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June 25—The Securities and Exchange Commission should amend an agency cybersecurity rule so that more market participants are subject to the regulation, Commissioner Luis Aguilar said June 25.
Regulation Systems Compliance and Integrity, which requires stock exchanges to implement a robust set of cybersecurity protocols, “didn't go far enough” because it doesn't apply to a more comprehensive list of market participants such as over-the-counter market makers and transfer agents, Aguilar said at a Security Innovation Network conference in New York.
Aguilar voted to approve the rule late last year, but expressed his preference for a more robust regulation. In his June 25 address, he urged his audience to contact SEC Chairman Mary Jo White to request that the rule be strengthened.
“Unfortunately, Regulation SCI does not apply to many of the important segments of the capital markets,” Aguilar said. “Obviously, more work is needed to ensure the commission's cybersecurity rules address all areas of the market we regulate and that our economy relies on,” he said.
• monitor their computer systems continuously;
• conduct capacity stress testing;
• respond promptly to any system breaches,
• report any intrusions to the SEC within 24 hours,
• report quarterly to the SEC about any system changes; and
• have objective personnel conduct an annual compliance review.
Recent SEC exams showed that many broker-dealers and investment advisers have adopted written policies regarding cybersecurity, Aguilar said. However, he added, the exams also revealed that those firms failed to specify responsibility for client losses stemming from cyberattacks, Aguilar said.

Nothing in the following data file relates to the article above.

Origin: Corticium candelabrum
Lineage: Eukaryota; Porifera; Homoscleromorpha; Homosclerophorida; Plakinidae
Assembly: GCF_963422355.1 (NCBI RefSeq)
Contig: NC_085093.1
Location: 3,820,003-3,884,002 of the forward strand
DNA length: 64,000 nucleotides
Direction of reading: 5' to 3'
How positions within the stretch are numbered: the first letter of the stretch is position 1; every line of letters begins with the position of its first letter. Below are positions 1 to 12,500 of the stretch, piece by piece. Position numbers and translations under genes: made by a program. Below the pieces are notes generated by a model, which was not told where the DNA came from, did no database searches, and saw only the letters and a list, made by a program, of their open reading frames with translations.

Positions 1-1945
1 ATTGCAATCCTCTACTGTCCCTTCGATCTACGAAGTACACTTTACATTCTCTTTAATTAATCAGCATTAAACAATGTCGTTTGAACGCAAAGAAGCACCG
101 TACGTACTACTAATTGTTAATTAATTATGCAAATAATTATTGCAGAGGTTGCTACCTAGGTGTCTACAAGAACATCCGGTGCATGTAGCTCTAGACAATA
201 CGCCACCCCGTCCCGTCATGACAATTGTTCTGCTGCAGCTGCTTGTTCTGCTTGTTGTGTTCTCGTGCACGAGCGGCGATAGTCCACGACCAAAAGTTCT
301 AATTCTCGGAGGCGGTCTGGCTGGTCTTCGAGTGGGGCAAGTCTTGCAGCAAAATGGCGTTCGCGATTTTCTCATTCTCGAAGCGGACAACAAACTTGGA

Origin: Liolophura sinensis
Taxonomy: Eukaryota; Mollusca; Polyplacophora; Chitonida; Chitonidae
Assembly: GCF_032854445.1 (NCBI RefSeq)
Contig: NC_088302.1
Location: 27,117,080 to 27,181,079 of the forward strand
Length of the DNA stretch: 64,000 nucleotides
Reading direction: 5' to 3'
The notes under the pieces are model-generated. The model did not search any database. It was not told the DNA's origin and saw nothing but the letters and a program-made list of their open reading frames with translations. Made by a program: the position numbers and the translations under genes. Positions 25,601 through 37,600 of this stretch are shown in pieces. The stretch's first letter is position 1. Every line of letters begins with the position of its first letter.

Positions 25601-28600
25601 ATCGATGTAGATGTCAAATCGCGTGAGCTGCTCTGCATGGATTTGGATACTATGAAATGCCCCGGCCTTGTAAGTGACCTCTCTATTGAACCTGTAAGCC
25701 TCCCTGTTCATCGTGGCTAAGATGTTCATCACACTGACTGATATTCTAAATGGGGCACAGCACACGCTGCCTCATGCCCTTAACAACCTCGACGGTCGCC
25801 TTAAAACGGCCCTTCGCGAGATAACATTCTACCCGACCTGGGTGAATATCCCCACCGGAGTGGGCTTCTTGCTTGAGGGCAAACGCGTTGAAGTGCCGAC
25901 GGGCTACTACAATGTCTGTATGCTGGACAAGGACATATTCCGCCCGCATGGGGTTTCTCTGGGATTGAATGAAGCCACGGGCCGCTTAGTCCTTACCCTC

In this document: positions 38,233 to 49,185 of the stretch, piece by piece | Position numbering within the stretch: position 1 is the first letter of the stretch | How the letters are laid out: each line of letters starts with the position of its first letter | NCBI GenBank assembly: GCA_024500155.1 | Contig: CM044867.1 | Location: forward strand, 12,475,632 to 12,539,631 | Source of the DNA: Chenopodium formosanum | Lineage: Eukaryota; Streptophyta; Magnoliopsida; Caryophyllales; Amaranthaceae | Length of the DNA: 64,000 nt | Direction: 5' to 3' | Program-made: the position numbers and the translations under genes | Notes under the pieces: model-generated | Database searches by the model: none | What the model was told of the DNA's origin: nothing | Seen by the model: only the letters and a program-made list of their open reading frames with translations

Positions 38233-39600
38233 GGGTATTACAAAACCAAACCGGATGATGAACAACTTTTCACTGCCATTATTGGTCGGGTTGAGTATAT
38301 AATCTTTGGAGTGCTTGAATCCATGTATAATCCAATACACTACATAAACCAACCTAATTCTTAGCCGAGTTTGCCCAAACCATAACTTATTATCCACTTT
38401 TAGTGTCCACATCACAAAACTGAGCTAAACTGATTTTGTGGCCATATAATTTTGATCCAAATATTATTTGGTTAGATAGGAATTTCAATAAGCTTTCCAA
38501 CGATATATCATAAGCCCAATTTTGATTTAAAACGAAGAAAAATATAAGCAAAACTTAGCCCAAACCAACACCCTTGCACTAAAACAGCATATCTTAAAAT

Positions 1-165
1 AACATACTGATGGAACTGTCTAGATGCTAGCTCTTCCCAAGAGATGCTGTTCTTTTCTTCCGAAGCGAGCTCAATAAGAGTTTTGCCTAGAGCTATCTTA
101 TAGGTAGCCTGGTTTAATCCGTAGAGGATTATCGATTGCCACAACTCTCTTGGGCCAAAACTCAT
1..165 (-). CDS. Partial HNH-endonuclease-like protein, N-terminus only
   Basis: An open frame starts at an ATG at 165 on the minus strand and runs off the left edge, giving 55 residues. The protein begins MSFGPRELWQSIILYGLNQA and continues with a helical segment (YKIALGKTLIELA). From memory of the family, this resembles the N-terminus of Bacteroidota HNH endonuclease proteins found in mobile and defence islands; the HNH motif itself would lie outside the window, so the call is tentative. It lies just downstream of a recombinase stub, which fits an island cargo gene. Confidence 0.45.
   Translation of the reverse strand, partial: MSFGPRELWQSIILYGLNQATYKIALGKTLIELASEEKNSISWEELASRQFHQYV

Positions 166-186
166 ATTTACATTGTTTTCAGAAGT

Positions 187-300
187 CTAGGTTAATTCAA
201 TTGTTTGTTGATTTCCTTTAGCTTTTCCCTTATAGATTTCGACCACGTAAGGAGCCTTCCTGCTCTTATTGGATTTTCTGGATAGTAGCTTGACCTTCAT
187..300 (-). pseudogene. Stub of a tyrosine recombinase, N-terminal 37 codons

The exams also showed that while many SEC regulated entities conducted cybersecurity self-assessments, relatively few firms conducted assessments of their third party vendors, he said.
The exams further revealed that only two-thirds of examined broker-dealers and about one-third of examined investment advisers designated a chief information security officer, Aguilar said. Further, cybersecurity insurance was carried by a little more than 50 percent of broker-dealers and less than 25 percent of investment advisers, he said.
It is “mind-blowing and disappointing that so many firms fall short” by not designating a CISO and obtaining cyber insurance, especially because those two tools have been shown to decrease the costs associated with data breaches, Aguilar said.
SEC enforcement staffers are currently investigating “multiple” data breaches and reviewing how to bring more cases using existing authority “and how that authority might need to be broadened in order for us to meet emerging cybersecurity trends,” he said. Cyberattacks designed to steal nonpublic information—especially corporate merger activity—for insider trading purposes is a worrisome trend that is on the increase, Aguilar said.
For their part, companies should disclose better and more timely information about particular cyberattacks risks they face, Aguilar continued. If companies don't do this voluntarily, the SEC may have to adopt regulations to require greater disclosure about registrants' cybersecurity risks, the commissioner said.
• risk-based approach,
• avoidance of an overly prescriptive approach; and
• requirement that a company's senior management and board of directors be actively engaged in cybersecurity issues.
He also said businesses can do a better job of protecting themselves from cyberattacks. Sharing information about cyberattacks with other industry participants can help companies reduce cyber-risks and enhance recovery responses, Aguilar said. He called on Congress to enact legislation to provide companies with liability relief when sharing information about cyberattacks in good faith.
More generally, Aguilar said the public and private sectors should work closer together to improve cyber defenses and called for a more coordinated response to attacks.
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